To be successful in business, you need to know more than just what your customers want. You also need to know where to reach them. This has led companies to analyze geographic areas for market potential by considering things like available transportation, competitor locations, population demographics and lifestyles, and even when and where people in an area move based on location data from mobile devices.
All of this falls under the umbrella of trade area analysis. But what is that, and how exactly does it help your business get a leg up? We’ll answer those questions here by covering:
We’ll start with defining what trade area analysis is, and then get into the benefits of trade area analysis.
Trade area analysis is studying and understanding trade activity within a given geographical area. This includes things like what types of businesses are there (and how many), along with how many potential customers are in the area, where they are coming from (or going), and what they are buying.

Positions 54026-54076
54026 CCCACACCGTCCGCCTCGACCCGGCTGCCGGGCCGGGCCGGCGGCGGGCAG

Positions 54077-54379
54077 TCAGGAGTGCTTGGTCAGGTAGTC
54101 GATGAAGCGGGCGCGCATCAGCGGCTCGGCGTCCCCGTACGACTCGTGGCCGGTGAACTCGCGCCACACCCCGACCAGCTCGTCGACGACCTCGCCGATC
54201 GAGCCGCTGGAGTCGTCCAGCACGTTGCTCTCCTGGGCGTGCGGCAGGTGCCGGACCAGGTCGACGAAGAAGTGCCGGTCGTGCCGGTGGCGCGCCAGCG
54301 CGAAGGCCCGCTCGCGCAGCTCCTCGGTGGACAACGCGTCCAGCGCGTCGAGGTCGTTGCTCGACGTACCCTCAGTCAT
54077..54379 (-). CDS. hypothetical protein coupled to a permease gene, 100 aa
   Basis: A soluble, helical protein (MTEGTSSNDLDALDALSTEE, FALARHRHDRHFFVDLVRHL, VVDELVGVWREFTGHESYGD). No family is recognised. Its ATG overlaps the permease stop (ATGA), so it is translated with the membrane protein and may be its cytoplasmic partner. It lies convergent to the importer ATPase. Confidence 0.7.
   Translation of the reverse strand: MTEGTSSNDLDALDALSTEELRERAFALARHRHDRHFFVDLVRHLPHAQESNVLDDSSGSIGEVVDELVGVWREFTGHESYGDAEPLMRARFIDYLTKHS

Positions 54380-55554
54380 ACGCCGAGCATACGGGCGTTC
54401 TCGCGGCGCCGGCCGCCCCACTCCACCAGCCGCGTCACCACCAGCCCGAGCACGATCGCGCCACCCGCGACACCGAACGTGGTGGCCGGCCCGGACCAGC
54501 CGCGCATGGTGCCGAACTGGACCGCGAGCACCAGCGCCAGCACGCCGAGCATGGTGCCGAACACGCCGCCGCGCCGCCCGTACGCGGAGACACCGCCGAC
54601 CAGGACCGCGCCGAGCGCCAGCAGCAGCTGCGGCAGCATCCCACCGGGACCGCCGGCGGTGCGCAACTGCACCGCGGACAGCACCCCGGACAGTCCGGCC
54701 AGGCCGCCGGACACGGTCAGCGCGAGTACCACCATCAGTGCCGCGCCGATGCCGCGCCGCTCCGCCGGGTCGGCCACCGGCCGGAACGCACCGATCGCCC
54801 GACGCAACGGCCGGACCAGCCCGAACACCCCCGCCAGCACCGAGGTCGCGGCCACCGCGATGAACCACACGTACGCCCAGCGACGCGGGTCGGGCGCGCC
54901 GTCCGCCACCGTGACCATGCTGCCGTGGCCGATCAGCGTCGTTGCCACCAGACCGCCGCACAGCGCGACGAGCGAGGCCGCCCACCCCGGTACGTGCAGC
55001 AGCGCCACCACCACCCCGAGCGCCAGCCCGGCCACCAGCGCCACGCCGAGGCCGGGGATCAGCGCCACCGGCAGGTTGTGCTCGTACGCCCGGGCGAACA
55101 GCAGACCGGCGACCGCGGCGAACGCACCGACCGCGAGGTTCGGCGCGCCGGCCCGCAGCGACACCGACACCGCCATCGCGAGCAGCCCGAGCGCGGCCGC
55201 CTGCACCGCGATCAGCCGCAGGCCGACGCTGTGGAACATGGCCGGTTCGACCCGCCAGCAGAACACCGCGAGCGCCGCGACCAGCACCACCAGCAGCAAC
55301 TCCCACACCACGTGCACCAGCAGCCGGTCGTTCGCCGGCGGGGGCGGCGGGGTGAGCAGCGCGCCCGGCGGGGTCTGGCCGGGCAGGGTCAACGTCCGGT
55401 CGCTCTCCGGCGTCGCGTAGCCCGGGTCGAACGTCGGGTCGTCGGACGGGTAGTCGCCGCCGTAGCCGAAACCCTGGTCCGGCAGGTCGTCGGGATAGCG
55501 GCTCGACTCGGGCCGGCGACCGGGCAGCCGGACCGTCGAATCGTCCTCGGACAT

For more information, see our Ultimate Guide to Trade Area Analysis.
So why perform trade area analysis? Well, as we alluded to, there are many different factors that determine whether a business succeeds or fails in a given area. These include considerations like how much demand there is for their products or services, how easy they are to access, and how many competitors are nearby (and how well-established they are).
In short, trade area analysis provides vital information for making smart decisions on where businesses need to go and how they need to adapt. It doesn’t matter whether you’re part of an individual company’s management group or on a city planning committee. You need trade area analysis in order to give you these four key edges:
Choosing a location for a store is a critical decision for your business. It can determine not only how many customers you get, but also how much purchasing power your customers will have based on where they come from. It also affects who you’ll be in competition with. Without trade area analysis, you might as well be throwing a dart at a map while blindfolded. Let us explain.